It is easy to assume that the car or truck drivers are at fault in these accidents, but that is not always the case. The horse can get spooked and bolt into the path of danger or a car driver may not see the buggy until it’s too late, for reasons beyond his or her control. This can be exacerbated by the refusal by some Amish communities (most often the Schwartzentruber groups) to use reflective triangles or battery-powered lights on their buggies. They use oil lamps on the sides of the buggies instead, which can be pretty dim and make their buggies invisible at night until you are right on them, especially in hilly areas.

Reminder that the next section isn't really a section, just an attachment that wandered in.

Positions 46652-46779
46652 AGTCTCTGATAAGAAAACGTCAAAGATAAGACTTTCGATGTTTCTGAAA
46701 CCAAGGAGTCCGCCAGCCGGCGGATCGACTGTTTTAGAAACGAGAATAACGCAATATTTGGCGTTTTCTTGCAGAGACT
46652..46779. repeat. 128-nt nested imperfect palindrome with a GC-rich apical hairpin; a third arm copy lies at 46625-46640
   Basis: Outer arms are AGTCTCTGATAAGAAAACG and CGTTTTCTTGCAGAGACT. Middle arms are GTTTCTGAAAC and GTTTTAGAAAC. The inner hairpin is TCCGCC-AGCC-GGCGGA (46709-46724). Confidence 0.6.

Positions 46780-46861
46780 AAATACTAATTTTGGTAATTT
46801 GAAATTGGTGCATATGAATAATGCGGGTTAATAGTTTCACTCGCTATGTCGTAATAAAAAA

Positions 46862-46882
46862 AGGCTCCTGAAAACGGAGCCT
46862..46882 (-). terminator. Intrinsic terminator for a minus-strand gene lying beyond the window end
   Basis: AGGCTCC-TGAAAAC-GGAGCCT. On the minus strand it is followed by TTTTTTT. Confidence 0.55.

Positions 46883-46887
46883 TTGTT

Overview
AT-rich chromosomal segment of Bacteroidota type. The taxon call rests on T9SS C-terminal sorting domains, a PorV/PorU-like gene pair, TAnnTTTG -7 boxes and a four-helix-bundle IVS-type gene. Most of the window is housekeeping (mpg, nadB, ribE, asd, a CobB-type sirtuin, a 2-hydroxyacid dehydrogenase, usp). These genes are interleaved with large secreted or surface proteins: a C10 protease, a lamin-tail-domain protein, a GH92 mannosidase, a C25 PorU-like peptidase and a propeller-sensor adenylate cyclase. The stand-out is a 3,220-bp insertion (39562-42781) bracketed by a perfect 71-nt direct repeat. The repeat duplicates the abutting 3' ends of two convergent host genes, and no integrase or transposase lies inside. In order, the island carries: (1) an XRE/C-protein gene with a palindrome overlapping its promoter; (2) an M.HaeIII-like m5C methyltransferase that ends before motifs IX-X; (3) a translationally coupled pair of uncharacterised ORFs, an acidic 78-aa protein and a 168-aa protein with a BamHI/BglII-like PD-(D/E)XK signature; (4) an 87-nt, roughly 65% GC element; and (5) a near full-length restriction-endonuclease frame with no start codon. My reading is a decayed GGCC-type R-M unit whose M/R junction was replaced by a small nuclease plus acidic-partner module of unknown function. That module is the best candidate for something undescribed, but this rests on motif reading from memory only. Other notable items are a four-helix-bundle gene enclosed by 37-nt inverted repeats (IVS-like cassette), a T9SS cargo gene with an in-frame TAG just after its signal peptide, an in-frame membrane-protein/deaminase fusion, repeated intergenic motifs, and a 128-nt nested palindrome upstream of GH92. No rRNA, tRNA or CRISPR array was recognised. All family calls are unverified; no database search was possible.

Buggies fly apart on impact, as you can see from the photos. There is no protection for the horse or the passengers. In this case a young couple and their child were in the buggy and they were all three badly hurt. The horse had to be “put down.”
I remember, in my Amish days, that there were times when riding along in a buggy on a busy road was nerve-wracking. The danger was often so close, we could reach out and touch it, especially when car and truck drivers passed too close to the buggy or when they passed with something coming from the other direction.
I will never forget the heart-wrenching funeral of a first cousin, Elva, who died on Christmas Day, after sustaining injuries from a buggy crash. In that case, it was the horse that got spooked and bolted into the path of an oncoming car. The crash also involved Elva’s twin sister, Ella, and Ella’s boyfriend (now husband), Jonas, who survived.